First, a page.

Lafayette Consolidated Government (LCG) is reminding Lafayette Parish residents to be prepared now that the 2020 Atlantic Hurricane Season is officially underway.
LCG is encouraging residents to consider picking up sandbags at the parish sandbag stations which are open year-round.
“If you get them before hurricane season, demand is low, but when a storm is imminent, wait times can be more significant," said Traffic, Roads and Bridges Director Warren Abadie. "Also, having sandbags on hand early allows time to prepare your home in other ways should a hurricane or flood event approach.”
- North District site at 400 N Dugas Road (located off North University Avenue)
- South District site at 1017 Fortune Road in Youngsville.
(Both sites are open during daylight hours.)
LCG says bags and sand are available at no cost to residents and that both sites are self-bagging. Residents must bring their own shovel and manpower.
MUNICIPALITY SANDBAG LOCATIONS
- 310 E. Main Street (behind City Hall)Deer Meadow Subdivision (corner of Deer Meadow Boulevard and Myette Point Street)
LCG says proof of residency required and both stations are self-bagging. Residents must bring their own shovel and manpower.
- Community Center, 5115 N. University Avenue
Sand and bags are located behind the Community Center and a proof of residency is required. The site is self-bagging and residents must bring their own shovel and manpower.
- Call Duson Town Hall at (337) 873-6754.
- Sandbags are available when predicted heavy rainfall has the potential to be a flooding event.
- South District site at 1017 Fortune Road
BAGS PER HOUSEHOLD
- Please limit sandbags to four bags per exterior door.
- Maximum of 20 sandbags per household.
- Store sandbags away from direct sunlight.
- After initial use, store sandbags to use throughout the storm season.
TIPS TO PROTECT PROPERTY IN THE EVENT OF EXTENDED HEAVY RAINFALL
- To reduce flood damage, clear debris from ditches and culverts near your home. Common causes of blockage include trash can lids, buckets, balls, and yard waste (grass, leaves, tree limbs).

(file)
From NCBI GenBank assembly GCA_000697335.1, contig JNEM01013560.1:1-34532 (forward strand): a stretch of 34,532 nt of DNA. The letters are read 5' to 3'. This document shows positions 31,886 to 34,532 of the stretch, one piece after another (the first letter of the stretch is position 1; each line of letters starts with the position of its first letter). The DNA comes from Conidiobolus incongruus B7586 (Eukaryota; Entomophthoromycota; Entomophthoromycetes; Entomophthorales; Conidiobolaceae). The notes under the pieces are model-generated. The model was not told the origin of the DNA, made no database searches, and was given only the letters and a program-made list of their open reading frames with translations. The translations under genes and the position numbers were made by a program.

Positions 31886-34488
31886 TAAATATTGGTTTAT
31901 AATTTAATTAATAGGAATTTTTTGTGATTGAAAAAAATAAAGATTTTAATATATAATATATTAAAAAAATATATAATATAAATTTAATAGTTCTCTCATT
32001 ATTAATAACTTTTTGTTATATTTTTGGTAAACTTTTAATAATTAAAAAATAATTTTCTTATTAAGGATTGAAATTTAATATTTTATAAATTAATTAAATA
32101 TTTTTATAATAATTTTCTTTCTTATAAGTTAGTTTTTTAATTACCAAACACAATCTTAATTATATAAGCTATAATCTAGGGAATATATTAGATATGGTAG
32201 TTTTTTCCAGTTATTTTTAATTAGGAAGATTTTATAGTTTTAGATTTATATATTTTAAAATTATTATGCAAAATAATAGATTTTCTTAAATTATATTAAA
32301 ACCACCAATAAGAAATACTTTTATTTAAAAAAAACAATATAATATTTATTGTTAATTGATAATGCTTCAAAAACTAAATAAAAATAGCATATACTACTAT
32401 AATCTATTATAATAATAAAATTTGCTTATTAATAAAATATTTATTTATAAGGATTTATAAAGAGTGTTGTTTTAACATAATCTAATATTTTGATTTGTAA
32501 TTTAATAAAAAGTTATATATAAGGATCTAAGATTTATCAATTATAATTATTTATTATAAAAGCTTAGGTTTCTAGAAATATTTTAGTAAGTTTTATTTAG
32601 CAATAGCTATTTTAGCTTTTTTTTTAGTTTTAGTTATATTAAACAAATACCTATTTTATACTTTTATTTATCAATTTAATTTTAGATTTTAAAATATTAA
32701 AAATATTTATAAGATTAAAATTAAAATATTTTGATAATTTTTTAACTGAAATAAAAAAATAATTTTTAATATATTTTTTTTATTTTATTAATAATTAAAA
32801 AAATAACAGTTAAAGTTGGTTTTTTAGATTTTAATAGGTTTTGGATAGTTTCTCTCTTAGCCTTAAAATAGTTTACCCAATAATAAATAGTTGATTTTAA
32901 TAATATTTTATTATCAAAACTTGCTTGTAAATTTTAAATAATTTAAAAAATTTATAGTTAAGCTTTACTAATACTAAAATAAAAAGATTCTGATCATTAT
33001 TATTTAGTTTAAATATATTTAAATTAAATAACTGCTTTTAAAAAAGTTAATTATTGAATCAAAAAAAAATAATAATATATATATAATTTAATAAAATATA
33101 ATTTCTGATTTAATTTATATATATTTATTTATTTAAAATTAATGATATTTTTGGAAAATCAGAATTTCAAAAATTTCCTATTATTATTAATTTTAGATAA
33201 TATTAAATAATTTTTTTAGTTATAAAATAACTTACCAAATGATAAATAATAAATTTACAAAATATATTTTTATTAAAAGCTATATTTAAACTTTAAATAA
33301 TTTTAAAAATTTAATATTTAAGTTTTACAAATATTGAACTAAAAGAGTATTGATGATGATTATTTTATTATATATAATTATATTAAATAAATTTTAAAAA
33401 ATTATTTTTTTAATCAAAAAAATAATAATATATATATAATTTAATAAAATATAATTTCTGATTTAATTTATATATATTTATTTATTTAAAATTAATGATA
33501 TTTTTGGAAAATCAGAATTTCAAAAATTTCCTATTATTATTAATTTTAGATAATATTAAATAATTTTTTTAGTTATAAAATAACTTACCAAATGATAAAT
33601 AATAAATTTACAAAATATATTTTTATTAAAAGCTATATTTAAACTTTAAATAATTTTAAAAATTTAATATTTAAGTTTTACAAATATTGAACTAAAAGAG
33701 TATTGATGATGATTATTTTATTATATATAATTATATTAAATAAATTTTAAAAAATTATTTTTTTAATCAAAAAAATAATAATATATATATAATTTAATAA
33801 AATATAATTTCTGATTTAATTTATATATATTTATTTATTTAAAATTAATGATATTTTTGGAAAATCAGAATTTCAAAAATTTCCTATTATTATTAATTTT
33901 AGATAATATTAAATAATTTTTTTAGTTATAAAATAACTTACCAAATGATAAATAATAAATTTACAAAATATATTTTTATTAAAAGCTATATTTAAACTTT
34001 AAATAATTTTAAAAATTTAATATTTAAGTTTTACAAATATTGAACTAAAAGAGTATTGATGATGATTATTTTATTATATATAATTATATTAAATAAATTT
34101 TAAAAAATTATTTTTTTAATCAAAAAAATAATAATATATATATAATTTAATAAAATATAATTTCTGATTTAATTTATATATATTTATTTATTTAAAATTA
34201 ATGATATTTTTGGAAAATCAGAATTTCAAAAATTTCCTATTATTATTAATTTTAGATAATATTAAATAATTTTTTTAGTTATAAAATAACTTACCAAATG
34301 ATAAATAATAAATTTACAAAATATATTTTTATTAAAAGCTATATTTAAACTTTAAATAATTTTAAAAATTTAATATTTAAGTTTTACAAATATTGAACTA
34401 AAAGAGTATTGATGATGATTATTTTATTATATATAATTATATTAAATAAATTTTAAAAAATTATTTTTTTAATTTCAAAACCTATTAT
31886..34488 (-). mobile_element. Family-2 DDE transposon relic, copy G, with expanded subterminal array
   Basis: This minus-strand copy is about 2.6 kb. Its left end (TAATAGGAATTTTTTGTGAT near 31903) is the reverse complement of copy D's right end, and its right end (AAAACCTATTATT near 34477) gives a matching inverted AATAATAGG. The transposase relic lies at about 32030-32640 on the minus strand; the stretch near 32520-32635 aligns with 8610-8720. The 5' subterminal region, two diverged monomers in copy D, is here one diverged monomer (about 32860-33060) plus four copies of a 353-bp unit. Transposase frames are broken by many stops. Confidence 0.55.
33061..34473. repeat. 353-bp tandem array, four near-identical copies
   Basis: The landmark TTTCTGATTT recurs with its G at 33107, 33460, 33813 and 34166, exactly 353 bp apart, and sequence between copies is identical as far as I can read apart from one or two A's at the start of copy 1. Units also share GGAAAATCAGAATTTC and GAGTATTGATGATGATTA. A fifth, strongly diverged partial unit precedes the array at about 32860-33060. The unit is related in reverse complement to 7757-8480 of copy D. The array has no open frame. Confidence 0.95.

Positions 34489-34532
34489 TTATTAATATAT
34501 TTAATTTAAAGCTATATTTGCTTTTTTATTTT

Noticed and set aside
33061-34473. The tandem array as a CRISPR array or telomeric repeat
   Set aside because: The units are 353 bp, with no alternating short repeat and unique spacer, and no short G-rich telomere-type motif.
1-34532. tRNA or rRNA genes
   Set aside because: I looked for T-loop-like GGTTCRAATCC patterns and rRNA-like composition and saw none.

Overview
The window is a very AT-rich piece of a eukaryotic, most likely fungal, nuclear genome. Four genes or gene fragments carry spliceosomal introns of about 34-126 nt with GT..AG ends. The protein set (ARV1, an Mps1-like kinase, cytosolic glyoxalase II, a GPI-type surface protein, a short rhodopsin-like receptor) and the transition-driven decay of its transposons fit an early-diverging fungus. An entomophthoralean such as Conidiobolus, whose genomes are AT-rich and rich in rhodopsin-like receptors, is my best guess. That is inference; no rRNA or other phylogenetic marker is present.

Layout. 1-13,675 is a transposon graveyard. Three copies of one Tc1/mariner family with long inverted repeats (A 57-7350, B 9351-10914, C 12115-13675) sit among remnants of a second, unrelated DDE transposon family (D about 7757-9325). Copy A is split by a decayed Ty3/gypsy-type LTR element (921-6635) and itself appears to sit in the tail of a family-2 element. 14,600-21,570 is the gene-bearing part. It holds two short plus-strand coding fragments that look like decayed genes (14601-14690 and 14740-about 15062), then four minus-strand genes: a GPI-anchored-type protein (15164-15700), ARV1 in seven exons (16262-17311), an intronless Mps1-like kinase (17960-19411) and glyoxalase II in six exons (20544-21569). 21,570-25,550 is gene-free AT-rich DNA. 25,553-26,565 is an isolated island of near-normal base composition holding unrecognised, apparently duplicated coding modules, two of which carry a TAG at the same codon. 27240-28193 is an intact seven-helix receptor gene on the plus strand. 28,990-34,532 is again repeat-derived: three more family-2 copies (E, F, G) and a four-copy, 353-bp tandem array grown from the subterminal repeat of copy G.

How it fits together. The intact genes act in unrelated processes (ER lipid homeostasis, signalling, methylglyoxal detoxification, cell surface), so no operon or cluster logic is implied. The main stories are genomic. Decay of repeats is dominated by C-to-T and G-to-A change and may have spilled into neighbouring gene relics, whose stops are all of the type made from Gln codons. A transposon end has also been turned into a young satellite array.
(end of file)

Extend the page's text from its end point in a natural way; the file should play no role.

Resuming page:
LCG says that while drainage crews regularly maintain ditches, culverts and coulees, sometimes loose items on properties unintentionally end up blocking drainage.
“Our crews cover a large area, and we will always respond to requests for blockage removal when called upon," said Director of Drainage Brian Smith. "But assistance from residents to reduce flooding in neighborhoods is appreciated.”
- While clearing debris can help reduce flooding, it should be expected an unusual amount of heavy rain or flash flooding can overwhelm drains and drainage channels, causing them to reach capacity and temporarily flood roads and adjacent properties.
DANGERS OF DRIVING THROUGH FLOOD WATERS
- Six inches of fast-moving flood water can knock over an adult.
- One foot of rushing water can carry away most cars.
- Two feet of rushing water can carry away SUVs and trucks.
- HEED THE NATIONAL WEATHER SERVICE SLOGAN: TURN AROUND, DON’T DROWN!
- Do not drive through or walk through flood waters; stay off roadways until all water recedes.
- Pay attention to barricades. Signs and barricades indicate flooding is ahead. Use an alternate route.
To see more from the National Oceanic and Atmospheric Administration and the National Hurricane Center on the latest tropical developments, click here.
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